At first glance, the US seems to be the most aggressive promoter of TAFTA | TTIP; however, the EU has also been vocal promoting “a level playing field”. Even Germany, which currently enjoys record trade flows with China, has grown increasingly uncomfortable with Beijing’s protectionist drive to high value-added products (Spiegel 2013). For some Germans, China may limit its dependency on German technology and thus turn into a fierce competitor. Arguably, the recent solar panel dispute can be seen against this backdrop, even though, in the end, Germany opted for pragmatism and aligned with Beijing against the European Commission (Bondaz & Trigkas 2013; Dalton 2013).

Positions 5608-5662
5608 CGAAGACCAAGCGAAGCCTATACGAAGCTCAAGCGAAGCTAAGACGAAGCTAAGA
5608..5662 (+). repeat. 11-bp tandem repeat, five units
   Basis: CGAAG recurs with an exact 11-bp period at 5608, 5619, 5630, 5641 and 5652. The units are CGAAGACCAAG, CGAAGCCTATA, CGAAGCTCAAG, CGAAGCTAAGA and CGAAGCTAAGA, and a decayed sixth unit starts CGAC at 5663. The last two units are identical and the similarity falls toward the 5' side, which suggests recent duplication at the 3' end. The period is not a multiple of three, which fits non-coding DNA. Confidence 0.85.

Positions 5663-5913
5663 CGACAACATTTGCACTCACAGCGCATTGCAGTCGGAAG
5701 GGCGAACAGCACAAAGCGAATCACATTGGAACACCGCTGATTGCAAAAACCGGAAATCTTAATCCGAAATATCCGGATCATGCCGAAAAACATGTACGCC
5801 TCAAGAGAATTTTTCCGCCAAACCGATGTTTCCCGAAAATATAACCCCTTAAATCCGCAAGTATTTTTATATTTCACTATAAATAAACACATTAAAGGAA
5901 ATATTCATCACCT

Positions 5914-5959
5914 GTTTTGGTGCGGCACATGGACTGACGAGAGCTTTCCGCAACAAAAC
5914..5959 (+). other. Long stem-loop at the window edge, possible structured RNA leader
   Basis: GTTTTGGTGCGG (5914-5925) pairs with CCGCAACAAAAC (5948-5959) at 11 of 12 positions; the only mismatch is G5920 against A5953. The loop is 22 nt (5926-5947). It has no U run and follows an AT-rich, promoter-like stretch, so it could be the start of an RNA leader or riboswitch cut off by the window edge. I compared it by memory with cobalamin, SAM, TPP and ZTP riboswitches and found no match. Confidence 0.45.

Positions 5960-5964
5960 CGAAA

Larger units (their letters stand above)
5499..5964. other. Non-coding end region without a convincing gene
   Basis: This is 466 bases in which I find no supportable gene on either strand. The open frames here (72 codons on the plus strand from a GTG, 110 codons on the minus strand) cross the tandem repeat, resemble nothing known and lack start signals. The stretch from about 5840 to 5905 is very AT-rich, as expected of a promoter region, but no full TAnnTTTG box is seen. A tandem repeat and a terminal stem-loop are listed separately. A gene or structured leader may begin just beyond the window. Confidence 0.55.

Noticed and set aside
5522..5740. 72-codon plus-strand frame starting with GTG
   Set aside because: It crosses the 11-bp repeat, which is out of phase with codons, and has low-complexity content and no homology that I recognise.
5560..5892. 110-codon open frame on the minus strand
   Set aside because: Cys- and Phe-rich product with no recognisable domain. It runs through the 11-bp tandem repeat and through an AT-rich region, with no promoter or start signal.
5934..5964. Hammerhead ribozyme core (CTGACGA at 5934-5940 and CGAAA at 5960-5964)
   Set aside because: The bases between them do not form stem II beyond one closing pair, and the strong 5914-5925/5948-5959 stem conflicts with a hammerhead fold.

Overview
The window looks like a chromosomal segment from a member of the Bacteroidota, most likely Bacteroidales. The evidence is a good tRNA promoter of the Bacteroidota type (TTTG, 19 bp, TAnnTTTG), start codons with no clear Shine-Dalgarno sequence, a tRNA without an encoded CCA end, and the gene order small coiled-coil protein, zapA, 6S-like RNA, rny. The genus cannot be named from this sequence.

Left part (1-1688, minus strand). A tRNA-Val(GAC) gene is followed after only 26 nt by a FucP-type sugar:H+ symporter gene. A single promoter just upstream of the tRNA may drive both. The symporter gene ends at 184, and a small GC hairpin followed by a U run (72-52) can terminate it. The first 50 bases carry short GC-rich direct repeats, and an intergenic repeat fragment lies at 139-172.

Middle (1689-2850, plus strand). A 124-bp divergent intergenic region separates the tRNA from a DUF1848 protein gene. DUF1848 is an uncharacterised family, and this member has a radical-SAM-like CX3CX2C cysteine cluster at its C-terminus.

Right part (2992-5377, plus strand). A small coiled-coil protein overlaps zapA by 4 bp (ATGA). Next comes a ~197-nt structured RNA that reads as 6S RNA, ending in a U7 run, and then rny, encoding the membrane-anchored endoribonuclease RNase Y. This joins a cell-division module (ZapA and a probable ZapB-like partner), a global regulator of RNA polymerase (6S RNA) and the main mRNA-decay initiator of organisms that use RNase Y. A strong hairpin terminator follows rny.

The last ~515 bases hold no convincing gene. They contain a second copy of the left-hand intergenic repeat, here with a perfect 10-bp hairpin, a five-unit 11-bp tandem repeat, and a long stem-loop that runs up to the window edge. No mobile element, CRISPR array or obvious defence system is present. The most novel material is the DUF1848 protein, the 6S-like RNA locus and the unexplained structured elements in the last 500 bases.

TAFTA | TTIP as seen in Beijing

While the United States and Europe form their grand economic and security strategy and negotiate TAFTA | TTIP, China has also searched for a counter-strategy. Before examining the concrete steps that China has undertaken, it is crucial to focus on the rhetoric behind the country’s trade and investment policies that the West observes with increasing suspicion.

Chinese elites argue that the post-Cold War global order was shaped at a time when China was weak and absent from the global stage. As Tsinghua’s Yan Xuetong (2013) has put it, the United States is not willing to renegotiate the Potsdam and Yalta agreements with China. John Mearsheimer (2013) in a conference at Tsinghua University argued that China is the most realist power in the world. The country is thus gradually liberalizing following a pace that optimizes its own strategic, security and economic goals.